David Schenker is the Taube Senior Fellow at The Washington Institute and director of the Program on Arab Politics. He is the former Assistant Secretary of State for Near Eastern Affairs.
Deteriorating security in the Sinai Peninsula threatens not only the peacekeepers based there, but also the Egyptian-Israeli peace treaty.
Since 1982, the Multinational Force and Observers has been monitoring the security provisions of the Egyptian-Israeli peace treaty in the Sinai. But three decades on, the fall of the Mubarak regime, the Muslim Brotherhood's electoral gains, the security vacuum in Sinai, and populist politics in Cairo have put the treaty and the MFO under unprecedented pressure. Although it is too early to write off either the monitors or the peace agreement, the changed status quo in Egypt and the growing security threat in Sinai have dramatically complicated the MFO's mission and could eventually erode international commitment to the peacekeeping force.
The MFO was originally conceived at the UN following the 1979 Camp David Accords. After China and Russia vetoed the mission in the Security Council, Washington, Egypt, and Israel agreed to field the MFO outside the UN framework, determining the force's management and funding on their own. In accordance with Annex I, Article II of the treaty, the MFO was tasked with monitoring "Zone C," the roughly one-fourth of the Sinai that runs along the border with Israel.
Today, the MFO has 1,656 military personnel supplied by twelve countries in the demilitarized border zone, and 17 civilian officials in the rest of the peninsula. In addition to ground operations, the MFO flies surveillance missions over the Sinai to determine whether Egypt's force deployments are consistent with its commitments. Between the Infantry Battalion Task Force, the logistics unit (which provides the aircraft and conducts the air operations), and other staff, the United States contributes nearly 700 personnel to the MFO. In budgetary terms, Israel, Egypt, and Washington fund the force evenly, with each contributing $25 million in 2011, supplemented by much smaller donations from other states (totaling less than $4 million last year). In 2005 and 2007, the MFO's mandate was expanded to ensure that the augmented Egyptian presence along the Gaza border was consistent with the treaty.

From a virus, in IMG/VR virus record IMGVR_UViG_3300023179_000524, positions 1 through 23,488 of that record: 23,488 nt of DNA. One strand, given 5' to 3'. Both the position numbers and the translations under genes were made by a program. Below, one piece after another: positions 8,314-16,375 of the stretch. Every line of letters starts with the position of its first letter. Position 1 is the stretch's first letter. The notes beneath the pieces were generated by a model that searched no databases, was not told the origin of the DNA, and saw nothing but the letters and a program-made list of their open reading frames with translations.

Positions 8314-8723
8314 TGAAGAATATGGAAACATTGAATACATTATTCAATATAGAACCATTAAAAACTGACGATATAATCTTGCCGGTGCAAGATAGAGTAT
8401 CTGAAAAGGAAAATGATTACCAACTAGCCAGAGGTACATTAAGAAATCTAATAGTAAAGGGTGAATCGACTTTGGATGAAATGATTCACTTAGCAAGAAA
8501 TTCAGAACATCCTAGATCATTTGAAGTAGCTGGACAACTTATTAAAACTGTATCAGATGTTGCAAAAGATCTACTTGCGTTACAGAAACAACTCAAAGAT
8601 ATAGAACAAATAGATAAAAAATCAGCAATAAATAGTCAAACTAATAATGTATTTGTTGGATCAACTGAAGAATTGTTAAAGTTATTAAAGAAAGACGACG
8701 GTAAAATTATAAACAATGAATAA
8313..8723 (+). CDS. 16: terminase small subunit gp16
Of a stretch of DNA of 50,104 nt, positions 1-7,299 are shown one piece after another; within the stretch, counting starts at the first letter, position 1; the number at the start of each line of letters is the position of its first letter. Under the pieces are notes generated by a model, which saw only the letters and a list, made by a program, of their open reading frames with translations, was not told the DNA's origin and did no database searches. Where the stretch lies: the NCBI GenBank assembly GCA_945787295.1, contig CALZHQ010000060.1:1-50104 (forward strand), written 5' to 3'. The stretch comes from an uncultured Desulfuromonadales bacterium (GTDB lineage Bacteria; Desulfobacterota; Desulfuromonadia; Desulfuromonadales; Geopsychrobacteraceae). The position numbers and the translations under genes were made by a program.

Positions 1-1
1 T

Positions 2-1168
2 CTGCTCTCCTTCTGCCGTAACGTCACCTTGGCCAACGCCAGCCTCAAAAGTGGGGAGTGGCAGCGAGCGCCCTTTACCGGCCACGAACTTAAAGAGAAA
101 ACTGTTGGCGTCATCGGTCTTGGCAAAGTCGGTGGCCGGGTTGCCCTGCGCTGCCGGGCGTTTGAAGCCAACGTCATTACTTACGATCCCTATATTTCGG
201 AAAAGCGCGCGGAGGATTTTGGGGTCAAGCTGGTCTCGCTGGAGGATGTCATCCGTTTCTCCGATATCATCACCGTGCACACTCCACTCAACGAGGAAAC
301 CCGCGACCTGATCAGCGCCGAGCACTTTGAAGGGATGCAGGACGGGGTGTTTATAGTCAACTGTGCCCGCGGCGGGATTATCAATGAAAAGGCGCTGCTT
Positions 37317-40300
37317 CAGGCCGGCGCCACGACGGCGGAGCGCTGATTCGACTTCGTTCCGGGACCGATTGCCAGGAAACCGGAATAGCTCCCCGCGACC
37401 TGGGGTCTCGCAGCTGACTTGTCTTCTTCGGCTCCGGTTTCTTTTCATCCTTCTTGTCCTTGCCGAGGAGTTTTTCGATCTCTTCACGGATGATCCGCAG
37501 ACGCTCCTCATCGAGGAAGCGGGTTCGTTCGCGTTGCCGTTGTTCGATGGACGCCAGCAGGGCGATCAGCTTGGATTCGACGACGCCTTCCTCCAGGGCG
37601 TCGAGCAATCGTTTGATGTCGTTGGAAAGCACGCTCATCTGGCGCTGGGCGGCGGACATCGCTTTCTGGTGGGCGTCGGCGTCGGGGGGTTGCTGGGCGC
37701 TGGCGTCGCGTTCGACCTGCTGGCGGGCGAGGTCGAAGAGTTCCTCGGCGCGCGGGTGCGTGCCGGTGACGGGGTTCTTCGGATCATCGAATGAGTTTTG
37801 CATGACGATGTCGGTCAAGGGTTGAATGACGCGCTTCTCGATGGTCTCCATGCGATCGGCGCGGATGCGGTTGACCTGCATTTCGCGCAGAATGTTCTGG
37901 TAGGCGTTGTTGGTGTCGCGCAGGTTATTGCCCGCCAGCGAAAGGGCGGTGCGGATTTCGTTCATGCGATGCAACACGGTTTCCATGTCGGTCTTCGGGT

Although the MFO has not experienced the level of violence seen by other monitoring and peacekeeping organizations such as the UN Interim Force in Lebanon (UNIFIL), the trend lines in Sinai are not promising. Past attacks were infrequent -- in 2005, Bedouin attacked an MFO vehicle with an improvised explosive device, and a year later, another vehicle was targeted by a suicide bomber. Aside from these two incidents, however, the MFO was able to operate with relative security until now. As security has deteriorated post-Mubarak, the Sinai has become increasingly dangerous, with Egyptian authorities unable or unwilling to protect gas pipelines, defend the border with Gaza, or prevent infiltration from abroad.
Amid this security vacuum, al-Qaeda-style Islamist militancy appears to be taking root. In August 2011, a heretofore unknown organization called "al-Qaeda in the Sinai Peninsula" claimed responsibility for attacking al-Arish police station. Four months later, another Sinai-based group called "Ansar al-Jihad" declared its allegiance to al-Qaeda leader Ayman al-Zawahiri.
At the same time, Bedouin tribesmen are acting with less restraint in the absence of a credible state authority. In March, a band of armed tribesmen surrounded the MFO camp at al-Gorah for eight days, demanding the release of Bedouin imprisoned for the 2004 Taba and 2005 Sharm al-Sheikh bombings. And last month, a group of Bedouin detained an MFO vehicle between two checkpoints. Although no one was removed from the vehicle, the situation could have escalated. Indeed, after the incident, Egyptian daily al-Masry al-Youm reported that Bedouin had kidnapped and subsequently released ten MFO peacekeepers.